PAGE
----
The main business structure in Indonesia is a PT, which is a legal entity comprised of shares and which must be established by at least two shareholders. This is the most common form of business structure because of its limited liability nature and clearer capitalization regime. A PT may take the form of a publicly listed or privately owned company.
Local Content Requirements
There is no general local content requirement that applies to all sectors in Indonesia. However, there are local content requirements that apply to specific industries including automotive, electronics, telecommunications, power, mining, oil and gas, construction, retail, and pharmaceutical. The required local content differs from industry to industry.
Incentives for Infrastructure Projects
BKPM Regulation No. 13 of 2017 provides fiscal and non-fiscal incentives to encourage foreign investment in projects. The incentives available to investors in infrastructure projects are:
- Import Duty Exemption: Foreign investment limited liability companies that initiate development and expansion projects can benefit from an import duty exemption for machinery (either new or used, excluding spare parts) and goods. This facility is granted by the BKPM for a two-year period and can be according to the project timeline stipulated in the investment approval. To obtain the facility, the company must submit an application to the BKPM within three years of the investment approval being granted.
There is another import duty exemption for the import of capital goods. Project companies that carry out electricity supply activities for the public, including electricity generation, can benefit from this facility. The exemption is granted by the BKPM to project companies holding an electricity supply business permit for a two-year period, which can be extended by 12 months. The project company must apply to the BKPM for the facility.
- Tax Allowance: Tax allowances can be granted to a new project company or any existing project company that is expanding its business in certain sectors or regions. Under Government Regulation No. 18 of 2015 on Income Tax Allowance in Certain Business Sectors and/or Regions, tax allowances can be granted in the form of:
- reduction in net taxable income up to 30% of the amount invested;
- accelerated depreciation and/or amortisation deductions;
- 10% income tax on dividends paid to foreigners, unless the relevant tax treaty stipulates a lower rate;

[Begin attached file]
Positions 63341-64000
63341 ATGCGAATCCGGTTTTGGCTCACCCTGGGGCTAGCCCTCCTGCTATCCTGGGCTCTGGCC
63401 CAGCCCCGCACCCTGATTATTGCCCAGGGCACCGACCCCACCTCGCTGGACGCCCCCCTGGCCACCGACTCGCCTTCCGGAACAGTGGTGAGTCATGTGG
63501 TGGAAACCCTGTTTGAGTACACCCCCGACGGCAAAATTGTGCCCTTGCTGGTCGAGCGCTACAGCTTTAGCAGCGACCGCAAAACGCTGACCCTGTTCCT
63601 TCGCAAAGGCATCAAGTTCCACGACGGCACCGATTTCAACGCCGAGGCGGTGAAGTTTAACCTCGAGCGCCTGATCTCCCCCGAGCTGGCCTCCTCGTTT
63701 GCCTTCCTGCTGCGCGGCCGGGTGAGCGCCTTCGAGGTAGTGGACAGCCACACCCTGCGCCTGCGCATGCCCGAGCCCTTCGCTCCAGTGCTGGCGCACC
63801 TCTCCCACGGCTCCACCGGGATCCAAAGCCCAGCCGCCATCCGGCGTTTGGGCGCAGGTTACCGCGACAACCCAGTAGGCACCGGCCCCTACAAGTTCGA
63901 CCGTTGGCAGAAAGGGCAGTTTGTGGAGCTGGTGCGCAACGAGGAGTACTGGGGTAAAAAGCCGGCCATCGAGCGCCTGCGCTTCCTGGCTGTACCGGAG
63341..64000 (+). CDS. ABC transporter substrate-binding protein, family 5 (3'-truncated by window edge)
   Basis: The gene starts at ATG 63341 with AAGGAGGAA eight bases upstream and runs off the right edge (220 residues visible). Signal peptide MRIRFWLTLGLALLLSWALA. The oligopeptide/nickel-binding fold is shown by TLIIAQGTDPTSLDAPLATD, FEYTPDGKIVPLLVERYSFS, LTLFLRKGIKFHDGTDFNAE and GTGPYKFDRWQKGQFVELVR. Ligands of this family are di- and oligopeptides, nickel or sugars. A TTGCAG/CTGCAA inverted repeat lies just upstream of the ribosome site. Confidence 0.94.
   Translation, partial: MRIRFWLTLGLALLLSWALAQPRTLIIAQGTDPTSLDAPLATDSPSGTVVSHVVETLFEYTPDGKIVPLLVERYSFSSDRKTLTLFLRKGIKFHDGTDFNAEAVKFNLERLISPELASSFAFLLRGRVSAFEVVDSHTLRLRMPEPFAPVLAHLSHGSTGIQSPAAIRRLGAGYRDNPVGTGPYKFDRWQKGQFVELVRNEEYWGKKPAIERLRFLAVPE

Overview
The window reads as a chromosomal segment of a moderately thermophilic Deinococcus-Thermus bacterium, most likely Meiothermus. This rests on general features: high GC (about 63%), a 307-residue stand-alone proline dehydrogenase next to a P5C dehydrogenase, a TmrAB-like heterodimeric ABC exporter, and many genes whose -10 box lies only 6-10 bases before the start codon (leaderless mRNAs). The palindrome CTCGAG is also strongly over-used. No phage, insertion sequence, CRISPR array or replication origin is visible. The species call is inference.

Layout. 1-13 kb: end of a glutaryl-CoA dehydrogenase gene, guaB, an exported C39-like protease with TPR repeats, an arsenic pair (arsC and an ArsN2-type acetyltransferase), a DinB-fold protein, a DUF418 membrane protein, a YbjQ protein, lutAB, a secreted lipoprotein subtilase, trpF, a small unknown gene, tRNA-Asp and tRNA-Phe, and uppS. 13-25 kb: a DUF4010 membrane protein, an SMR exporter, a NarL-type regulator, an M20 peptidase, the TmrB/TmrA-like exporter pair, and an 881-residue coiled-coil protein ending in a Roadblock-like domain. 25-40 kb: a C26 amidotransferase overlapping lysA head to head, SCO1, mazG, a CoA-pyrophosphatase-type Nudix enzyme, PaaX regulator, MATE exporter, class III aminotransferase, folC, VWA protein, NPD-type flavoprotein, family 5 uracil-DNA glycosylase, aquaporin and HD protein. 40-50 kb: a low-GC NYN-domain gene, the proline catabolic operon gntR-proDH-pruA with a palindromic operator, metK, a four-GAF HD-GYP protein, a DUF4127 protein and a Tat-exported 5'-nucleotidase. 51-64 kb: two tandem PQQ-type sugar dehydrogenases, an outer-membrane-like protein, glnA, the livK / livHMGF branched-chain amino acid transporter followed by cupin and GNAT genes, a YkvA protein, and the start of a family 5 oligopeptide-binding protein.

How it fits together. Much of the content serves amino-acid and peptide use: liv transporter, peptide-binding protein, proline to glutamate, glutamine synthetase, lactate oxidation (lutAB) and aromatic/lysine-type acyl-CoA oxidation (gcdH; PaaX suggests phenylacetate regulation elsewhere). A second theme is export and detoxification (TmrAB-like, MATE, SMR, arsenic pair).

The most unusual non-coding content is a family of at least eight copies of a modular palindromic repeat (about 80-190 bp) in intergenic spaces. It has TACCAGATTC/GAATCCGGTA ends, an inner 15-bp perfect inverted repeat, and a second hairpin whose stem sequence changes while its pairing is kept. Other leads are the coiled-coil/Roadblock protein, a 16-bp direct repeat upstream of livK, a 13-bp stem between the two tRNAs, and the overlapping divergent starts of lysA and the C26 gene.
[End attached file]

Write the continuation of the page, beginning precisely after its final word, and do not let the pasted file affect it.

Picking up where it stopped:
- compensation for losses of more than five years, but less than 10 years; and
- exemption on the collection of income tax on goods in the form of machinery and equipment.
A company must apply to the BKPM to obtain a tax allowance.
- VAT Facility: Project companies in the mining sector with a cooperation agreement with the Indonesian government can obtain an import duty and/or VAT exemption for the import of goods under the relevant contract. This facility is granted by the BKPM to the project company for a period as stipulated in the contract. A company must apply to the BKPM to obtain this facility.
Protecting your investment in infrastructure projects
Investment treaties and trade agreements
Indonesia has signed Bilateral Investment Treaties (BITs) with 50 countries and is a member of the ASEAN Free Trade Area (AFTA). Under the ASEAN Free Trade Agreement, duties on imports from ASEAN countries generally range from 0 to 5 percent, except for products specified on exclusion lists. Indonesia provides preferential market access to Australia, China, India, Japan, Korea, New Zealand and Pakistan under regional ASEAN agreements, and to Japan under a bilateral agreement. Indonesia is participating in negotiations on the Regional Comprehensive Economic Partnership (RCEP), which includes the 10 ASEAN member states and Australia, China, India, Japan, Korea and New Zealand.
New York Arbitration Convention
Indonesia is party to the New York Arbitration Convention, which applies to the recognition and enforcement of foreign arbitral awards and the referral by court to arbitration.
This publication is intended for informational purposes only and does not constitute legal advice. Any reliance on the material contained herein is at the user’s own risk. You should contact a lawyer in your jurisdiction if you require legal advice. All SSEK publications are copyrighted and may not be reproduced without the express written consent of SSEK.